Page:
A lot has happened since we last published the PEI 300, our definitive guide to the industry’s top fundraisers. Britain has voted to leave the EU. Real estate mogul and reality television star Donald Trump has become the 45th president of the United States. And private equity has had yet another stellar fundraising year.
Our May issue – published this week – includes a preview of the PEI Q1 Fundraising Report 2017, which reveals that 163 funds held a final close in the first quarter of this year amassing $124 billion between them, an increase of more than 20 percent on the $102 billion raised in the same period last year.
Across the PEI 300 the five-year fundraising total now stands at $1,352 billion – the highest since we started this ranking in 2009. Private equity has been an overwhelmingly popular choice for investors since 2012. (This year’s ranking takes into account capital raised between 1 January 2012 and 1 April 2017.)
Capital is concentrating in the hands of the mega-managers. The five-year fundraising total for the top 10 firms this year, at $320 billion, accounts for 24 percent of the total capital raised. This is an increase from 23 percent last year, and 21 percent in 2015. This can be seen as a symptom of LPs’ desire to benefit from scale, entrusting larger quantities of capital to a smaller number of managers.
It can also be seen as a flight to quality – or at least to the familiar – in the face of macroeconomic uncertainty. Chris Davison, partner and head of investor relations at Permira – number 20 in the 300 – told PEI recently that during his firm’s recent €7.5 billion fundraise “there was absolutely a lot of focus on how we performed during the last financial crisis”. A low loss ratio on its crisis-era fund stood the firm in good stead this time around: investors are looking for franchises that will not lose their capital in the event of a market correction.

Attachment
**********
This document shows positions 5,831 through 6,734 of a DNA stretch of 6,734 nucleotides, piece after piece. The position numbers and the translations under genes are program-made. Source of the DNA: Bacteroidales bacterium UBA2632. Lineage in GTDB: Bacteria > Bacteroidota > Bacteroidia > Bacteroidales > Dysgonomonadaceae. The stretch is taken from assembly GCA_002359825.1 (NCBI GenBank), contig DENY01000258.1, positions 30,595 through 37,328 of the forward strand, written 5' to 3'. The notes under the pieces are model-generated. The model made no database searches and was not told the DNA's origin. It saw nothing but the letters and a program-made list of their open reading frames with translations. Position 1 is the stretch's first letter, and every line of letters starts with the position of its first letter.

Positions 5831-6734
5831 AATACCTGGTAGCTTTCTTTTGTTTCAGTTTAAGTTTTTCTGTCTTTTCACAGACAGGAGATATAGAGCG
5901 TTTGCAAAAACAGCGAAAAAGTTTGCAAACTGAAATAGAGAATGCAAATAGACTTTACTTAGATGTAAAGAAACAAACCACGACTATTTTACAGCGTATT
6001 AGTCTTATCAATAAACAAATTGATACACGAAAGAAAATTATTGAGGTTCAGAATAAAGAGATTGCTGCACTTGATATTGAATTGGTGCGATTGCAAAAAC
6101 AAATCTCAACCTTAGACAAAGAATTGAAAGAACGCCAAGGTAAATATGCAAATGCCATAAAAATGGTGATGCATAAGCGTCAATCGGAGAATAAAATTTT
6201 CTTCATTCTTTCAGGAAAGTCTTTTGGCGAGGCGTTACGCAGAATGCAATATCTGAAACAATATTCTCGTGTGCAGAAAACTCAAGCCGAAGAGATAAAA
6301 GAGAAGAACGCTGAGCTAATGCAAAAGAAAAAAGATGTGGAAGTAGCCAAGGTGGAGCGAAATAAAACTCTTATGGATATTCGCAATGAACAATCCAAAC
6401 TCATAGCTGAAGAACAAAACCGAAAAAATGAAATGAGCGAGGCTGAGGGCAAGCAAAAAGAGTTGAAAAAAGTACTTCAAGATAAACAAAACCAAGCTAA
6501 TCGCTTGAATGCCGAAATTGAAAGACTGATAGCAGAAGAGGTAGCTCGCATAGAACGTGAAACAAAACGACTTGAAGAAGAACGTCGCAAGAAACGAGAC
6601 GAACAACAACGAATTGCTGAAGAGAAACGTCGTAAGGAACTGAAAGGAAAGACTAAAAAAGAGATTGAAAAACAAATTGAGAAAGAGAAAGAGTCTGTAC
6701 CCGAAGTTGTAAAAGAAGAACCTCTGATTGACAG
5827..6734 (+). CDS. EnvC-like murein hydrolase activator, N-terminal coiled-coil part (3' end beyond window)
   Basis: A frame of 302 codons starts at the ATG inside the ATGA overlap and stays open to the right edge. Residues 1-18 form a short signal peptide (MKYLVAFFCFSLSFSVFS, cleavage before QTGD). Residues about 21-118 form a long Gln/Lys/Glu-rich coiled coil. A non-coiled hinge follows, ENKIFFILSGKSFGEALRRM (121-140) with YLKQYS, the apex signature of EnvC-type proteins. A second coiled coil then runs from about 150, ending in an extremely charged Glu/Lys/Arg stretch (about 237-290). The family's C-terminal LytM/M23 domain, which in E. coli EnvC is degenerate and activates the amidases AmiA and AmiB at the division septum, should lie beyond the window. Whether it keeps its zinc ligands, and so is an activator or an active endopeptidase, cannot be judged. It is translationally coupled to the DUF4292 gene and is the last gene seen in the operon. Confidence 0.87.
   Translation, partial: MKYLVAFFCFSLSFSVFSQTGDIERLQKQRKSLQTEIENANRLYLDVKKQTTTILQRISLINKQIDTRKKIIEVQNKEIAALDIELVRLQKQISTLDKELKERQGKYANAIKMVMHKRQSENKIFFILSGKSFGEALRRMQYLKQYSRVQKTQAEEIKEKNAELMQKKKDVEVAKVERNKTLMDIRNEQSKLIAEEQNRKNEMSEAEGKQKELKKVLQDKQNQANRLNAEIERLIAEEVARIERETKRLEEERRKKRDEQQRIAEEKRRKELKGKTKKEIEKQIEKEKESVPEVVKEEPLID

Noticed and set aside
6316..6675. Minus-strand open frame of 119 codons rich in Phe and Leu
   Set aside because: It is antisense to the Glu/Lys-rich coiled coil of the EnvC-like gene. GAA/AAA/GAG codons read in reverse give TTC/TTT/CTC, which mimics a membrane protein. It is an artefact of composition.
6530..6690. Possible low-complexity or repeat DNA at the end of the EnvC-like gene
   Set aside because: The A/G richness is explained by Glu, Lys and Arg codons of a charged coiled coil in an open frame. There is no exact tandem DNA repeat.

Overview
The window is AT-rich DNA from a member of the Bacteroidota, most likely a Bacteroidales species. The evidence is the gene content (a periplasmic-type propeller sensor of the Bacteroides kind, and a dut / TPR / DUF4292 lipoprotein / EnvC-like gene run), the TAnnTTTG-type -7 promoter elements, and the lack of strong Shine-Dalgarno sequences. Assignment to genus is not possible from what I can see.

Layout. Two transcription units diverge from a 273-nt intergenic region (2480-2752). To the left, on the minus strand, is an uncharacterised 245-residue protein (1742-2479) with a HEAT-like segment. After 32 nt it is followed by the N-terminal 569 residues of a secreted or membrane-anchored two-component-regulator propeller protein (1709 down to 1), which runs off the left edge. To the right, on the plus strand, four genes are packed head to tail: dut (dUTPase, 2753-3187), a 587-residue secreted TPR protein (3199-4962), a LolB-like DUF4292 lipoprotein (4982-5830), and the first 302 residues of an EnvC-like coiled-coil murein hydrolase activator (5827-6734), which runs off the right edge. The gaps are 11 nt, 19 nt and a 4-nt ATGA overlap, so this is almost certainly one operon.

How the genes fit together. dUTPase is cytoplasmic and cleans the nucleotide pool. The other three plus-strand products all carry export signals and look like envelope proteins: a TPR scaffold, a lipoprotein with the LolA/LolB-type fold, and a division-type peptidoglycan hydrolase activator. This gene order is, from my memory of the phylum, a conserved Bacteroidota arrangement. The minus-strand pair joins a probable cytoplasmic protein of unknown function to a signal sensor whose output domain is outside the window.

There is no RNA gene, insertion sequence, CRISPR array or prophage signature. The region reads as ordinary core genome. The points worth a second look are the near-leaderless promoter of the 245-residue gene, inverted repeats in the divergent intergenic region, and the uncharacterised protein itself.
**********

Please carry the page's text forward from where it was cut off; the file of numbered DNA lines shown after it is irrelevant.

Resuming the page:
The PEI 300 top 10 is once again dominated by North American firms, while in Europe, huge fundraises from the likes of Apax Partners, Cinven and Permira have propelled them up the rankings.
Blackstone swept to the top of the list in 2016 from fourth place with a five-year fundraising total of close to $60 billion. It’s no surprise, then, that it remains at the top.
However, the gap between the firm and its peers is narrowing. Second place KKR is hot on its heels, closing the gap on its rival by $8 billion to $16.7 billion this year.
The Carlyle Group – which surrendered the crown to Blackstone so spectacularly last year – is also back with a bang, with a five-year fundraising total $10 billion higher than when it was in the top spot in 2015. And the firm has big plans on the fundraising front, eyeing $100 billion in the next few years. On the firm’s first-quarter earnings call this week, co-chief executive David Rubenstein said he expects all the firm’s private equity funds coming into market to hit their hard-caps.
The top four of this year’s PEI 300 – Blackstone, KKR, The Carlyle Group and TPG – is a familiar crop. Indeed it is the same four that populated the top of the list in 2014, albeit in a different order. With these firms having so well-established their brands, diversified their fund offerings even within the private equity asset class, and being entrusted with an increasing proportion of institutional investors’ money, is anything likely to change the world order?
Well yes: Japanese technology giant SoftBank is in advanced stages of raising a $100 billion technology-focused fund from, it appears, a relatively small number of limited partners. Assuming it fulfils the necessary criteria for inclusion in the ranking, it will top next year’s list by a margin of tens of billions.
Our top heavy ranking is likely to become even more so.
The PEI 300, the only apples-to-apples ranking of the largest managers of private equity capital, is available here